As a female-identifying artist deeply invested in women’s stories (and as a staunch feminist), I’ve been following the work of Artemisia Theatre for years. Their dedication to their mission and unending innovation is a blueprint for us all to follow. 2021, with all of 2020’s lingering struggles, is no different: Artemisia has gone fully digital, presenting 10 feminist plays of classic and contemporary canon via live stream and podcast. This week, I was fortunate enough to sit down with Artemisia’s artistic director, Julie Proudfoot, to discuss their work and their upcoming season.

Rhiannon Ling: Firstly, for those of our readers who aren’t familiar with Artemisia, I’d love it if you could tell me a little bit about it. Who are you? What do you do?

Julie Proudfoot: Sure! I founded Artemisia in 2011 in response to the fact that women were not front and center in theatre. My mission was really to empower women, and that led to the production of feminist plays and putting women in leadership positions—as playwrights, as directors, as leading actors, as designers—and creating a lot of energy around our audience engagement and our mission to empower women, to the point where we would have after-show discussions and focus on basically two questions: does the play empower women? Does it challenge you to see women in a new light? My goal has always been to raise the bar on compassion and social justice for women through the use of the art of the theatre.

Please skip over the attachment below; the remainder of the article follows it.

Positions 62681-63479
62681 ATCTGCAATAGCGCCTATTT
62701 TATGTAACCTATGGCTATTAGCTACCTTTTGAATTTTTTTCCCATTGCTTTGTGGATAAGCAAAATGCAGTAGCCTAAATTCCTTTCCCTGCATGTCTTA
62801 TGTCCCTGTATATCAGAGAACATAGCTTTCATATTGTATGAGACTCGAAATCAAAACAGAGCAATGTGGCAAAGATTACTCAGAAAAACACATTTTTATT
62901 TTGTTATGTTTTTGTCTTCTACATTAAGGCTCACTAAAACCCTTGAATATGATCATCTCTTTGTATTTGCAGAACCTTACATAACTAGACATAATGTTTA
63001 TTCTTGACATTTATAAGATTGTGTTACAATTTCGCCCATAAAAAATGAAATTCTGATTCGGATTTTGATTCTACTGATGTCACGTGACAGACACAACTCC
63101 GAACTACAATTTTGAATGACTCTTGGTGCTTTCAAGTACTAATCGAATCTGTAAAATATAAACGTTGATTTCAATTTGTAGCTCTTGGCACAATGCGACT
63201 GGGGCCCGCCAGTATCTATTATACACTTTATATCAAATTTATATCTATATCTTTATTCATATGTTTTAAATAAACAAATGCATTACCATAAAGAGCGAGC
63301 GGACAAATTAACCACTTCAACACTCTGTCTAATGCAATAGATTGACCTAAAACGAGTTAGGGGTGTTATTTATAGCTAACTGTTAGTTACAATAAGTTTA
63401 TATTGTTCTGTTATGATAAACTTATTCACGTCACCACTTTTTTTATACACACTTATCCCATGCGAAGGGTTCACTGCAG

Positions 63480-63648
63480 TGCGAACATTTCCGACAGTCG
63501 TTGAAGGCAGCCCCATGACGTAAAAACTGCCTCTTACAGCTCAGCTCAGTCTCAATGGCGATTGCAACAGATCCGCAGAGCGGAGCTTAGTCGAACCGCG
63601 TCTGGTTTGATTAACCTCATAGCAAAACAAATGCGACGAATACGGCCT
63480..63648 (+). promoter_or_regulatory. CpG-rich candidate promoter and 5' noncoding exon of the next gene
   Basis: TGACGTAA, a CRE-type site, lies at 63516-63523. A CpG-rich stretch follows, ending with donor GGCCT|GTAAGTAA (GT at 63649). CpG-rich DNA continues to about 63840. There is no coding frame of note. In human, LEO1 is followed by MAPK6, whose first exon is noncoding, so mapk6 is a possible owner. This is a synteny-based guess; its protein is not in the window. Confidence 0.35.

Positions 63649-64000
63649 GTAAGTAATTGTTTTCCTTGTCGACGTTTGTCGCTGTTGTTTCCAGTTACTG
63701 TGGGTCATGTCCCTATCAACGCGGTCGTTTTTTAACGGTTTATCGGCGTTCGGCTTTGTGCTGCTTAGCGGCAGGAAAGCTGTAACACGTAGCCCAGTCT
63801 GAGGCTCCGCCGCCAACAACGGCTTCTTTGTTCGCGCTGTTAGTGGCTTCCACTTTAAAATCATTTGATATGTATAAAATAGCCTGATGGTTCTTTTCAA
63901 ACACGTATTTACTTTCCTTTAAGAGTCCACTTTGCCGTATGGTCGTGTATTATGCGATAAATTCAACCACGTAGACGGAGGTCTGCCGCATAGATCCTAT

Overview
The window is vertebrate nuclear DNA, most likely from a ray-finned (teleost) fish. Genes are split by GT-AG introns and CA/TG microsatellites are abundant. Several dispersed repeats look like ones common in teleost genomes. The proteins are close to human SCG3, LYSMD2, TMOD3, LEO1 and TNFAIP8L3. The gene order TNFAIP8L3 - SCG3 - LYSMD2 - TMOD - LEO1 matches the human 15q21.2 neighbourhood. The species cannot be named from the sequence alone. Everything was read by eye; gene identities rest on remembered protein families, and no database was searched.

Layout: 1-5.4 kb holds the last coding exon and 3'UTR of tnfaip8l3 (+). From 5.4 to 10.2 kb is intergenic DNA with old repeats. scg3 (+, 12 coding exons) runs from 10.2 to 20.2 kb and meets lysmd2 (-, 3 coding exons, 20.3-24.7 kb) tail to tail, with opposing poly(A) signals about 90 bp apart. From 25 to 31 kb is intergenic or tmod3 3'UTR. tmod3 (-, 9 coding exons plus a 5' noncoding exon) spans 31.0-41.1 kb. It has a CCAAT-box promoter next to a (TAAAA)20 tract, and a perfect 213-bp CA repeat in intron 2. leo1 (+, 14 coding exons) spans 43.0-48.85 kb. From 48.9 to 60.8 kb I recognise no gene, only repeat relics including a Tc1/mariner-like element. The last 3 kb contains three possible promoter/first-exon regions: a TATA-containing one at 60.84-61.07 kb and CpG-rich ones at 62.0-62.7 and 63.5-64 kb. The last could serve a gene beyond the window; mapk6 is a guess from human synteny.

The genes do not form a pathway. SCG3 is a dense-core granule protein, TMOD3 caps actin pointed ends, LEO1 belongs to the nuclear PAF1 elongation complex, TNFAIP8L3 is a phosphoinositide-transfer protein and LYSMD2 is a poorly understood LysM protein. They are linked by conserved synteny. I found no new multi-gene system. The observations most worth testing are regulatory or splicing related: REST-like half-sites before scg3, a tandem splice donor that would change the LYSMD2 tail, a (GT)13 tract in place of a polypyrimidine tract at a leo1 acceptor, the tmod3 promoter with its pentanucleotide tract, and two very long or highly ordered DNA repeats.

Ling: That is truly remarkable. And from what I understand, most of your creative team is female-identifying, too, correct?